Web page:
Get Out of the Bison's Mouth Sokka

Hi, Calicy here. 2/27/1992, cat person, and an aspiring middle aged man. I’m down with all ships but my OTP is Me/Netflix - I call the ship Netfl(I)x. I like pretty things and funny stuff and smart thoughts and that's what I reblog but my overarching theme is "stupid". ISTJ.

danyuuul:

*DIES AND FALLS IN GRAVE AND SOUL GOES INTO SPACE* my god that was cute 

(Source: vinesnow, via adathranduil)

aneternalscoutandabrownie:

jamesmdavisson:

So far, I have been enjoying the Adventures of Business Cat a great deal, possibly more than is appropriate for an adult human. (All of these are from the webcomic Happy Jar)

UPDATE: Now with more Business.

YES ALL THE BUSINESS CAT STRIPS IN ONE PLACE

(via adorkable-rin)

schmergo:

Sometimes I worry maybe I’m the friend that no one likes but they all think everyone else likes me, so they all hide it, but then someone confesses they hate me, and everyone else agrees, and they team up to all stab me in the back 23 times at the Senate on the Ides of March

ohmyguthrie asked: Your Maxanor fic is A-M-A-Z-I-N-G friend! I thoroughly enjoyed each word of it

Thanks! It was inspired by Eleanor’s tenacity, Max’s disgusting love for her, and my complete unwillingness to accept the fact that most of their and Max’s storyline revolved around multiple brutal assaults. Seriously, what was that? 

PS: I legitimately love your blog. Michonne and Andrea forever. 1701/10.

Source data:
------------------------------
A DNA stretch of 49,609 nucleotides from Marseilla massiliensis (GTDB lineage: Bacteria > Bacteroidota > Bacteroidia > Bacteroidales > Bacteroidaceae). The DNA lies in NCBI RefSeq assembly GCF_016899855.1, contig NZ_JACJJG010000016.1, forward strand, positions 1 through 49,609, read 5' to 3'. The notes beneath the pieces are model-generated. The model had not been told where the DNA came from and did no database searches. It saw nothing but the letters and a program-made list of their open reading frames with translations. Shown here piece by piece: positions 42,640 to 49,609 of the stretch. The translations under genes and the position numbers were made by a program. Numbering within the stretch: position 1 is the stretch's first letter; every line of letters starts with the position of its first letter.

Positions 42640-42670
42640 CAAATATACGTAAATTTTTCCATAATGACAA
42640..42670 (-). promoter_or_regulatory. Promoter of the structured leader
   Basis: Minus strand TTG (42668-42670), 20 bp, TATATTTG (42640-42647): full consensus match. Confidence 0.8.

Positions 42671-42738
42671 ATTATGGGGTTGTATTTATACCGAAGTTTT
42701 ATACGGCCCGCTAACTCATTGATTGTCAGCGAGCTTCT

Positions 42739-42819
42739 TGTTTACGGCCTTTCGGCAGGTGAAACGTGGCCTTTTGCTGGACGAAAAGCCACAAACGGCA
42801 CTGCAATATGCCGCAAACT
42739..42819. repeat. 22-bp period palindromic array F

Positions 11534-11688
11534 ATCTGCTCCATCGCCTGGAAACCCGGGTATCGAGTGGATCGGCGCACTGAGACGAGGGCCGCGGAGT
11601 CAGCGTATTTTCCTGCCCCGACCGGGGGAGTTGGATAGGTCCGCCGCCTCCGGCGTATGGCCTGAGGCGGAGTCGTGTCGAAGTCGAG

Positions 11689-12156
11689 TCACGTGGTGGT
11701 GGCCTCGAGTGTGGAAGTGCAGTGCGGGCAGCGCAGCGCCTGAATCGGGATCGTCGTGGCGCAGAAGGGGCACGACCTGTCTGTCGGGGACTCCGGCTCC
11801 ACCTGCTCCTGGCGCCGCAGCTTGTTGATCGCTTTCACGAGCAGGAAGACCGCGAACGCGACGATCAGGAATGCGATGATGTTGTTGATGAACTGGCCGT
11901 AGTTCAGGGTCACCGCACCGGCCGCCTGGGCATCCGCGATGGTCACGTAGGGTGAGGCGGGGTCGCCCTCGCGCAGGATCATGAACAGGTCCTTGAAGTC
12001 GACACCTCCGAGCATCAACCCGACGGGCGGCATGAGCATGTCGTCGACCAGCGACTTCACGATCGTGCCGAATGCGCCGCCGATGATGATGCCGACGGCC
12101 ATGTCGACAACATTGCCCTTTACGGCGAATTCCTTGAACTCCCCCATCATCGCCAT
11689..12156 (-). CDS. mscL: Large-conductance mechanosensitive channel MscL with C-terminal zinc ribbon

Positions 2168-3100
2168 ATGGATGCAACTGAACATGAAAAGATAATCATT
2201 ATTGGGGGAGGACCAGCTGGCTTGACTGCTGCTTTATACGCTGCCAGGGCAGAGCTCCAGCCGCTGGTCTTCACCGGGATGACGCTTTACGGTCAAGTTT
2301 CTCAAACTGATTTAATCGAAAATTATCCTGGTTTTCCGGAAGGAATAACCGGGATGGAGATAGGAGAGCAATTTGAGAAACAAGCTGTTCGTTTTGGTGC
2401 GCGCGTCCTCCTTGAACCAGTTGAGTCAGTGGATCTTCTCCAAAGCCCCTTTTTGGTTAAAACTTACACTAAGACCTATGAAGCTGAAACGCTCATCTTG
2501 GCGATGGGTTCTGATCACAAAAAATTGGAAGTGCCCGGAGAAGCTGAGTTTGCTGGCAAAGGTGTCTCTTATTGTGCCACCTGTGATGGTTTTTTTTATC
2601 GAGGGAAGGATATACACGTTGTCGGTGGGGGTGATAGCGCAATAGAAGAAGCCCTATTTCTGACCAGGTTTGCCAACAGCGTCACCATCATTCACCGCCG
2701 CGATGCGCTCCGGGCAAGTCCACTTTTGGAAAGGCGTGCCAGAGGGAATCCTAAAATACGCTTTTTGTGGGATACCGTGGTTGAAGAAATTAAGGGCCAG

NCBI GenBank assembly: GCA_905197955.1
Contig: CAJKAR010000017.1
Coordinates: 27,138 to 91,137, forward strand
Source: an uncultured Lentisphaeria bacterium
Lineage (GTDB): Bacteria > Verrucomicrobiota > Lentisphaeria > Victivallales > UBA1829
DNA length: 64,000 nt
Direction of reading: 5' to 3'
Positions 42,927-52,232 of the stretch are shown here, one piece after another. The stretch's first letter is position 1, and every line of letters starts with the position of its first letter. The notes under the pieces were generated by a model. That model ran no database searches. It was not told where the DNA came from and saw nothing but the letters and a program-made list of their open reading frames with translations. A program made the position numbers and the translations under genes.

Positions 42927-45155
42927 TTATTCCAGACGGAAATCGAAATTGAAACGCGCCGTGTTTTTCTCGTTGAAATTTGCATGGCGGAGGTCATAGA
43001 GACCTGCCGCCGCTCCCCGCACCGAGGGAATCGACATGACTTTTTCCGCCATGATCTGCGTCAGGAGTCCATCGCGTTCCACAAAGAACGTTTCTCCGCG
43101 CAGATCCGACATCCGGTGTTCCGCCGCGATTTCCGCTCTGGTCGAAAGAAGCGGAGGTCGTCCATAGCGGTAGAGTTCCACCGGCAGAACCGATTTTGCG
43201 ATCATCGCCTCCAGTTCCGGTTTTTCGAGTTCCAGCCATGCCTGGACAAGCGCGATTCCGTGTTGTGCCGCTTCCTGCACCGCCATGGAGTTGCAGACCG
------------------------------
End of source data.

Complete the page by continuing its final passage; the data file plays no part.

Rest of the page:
ohmyguthrie:

You know if you haven’t read Siren Song yet then you are seriously missing out, it’s one of the best Max/Eleanor fics I’ve ever read and I kinda cried like a baby.

kagashio:

The Course of Empire is a five-part series of paintings created by Thomas Cole in the years 1833-36. It is notable in part for reflecting popular American sentiments of the times, when many saw pastoralism as the ideal phase of human civilization, fearing that empire would lead to gluttony and inevitable decay.

The series of paintings depicts the growth and fall of an imaginary city, situated on the lower end of a river valley, near its meeting with a bay of the sea. The valley is distinctly identifiable in each of the paintings, in part because of an unusual landmark: a large boulder is precariously situated atop a crag overlooking the valley. Some critics believe this is meant to contrast the immutability of the earth with the transience of man.

(via renaissancemadonna)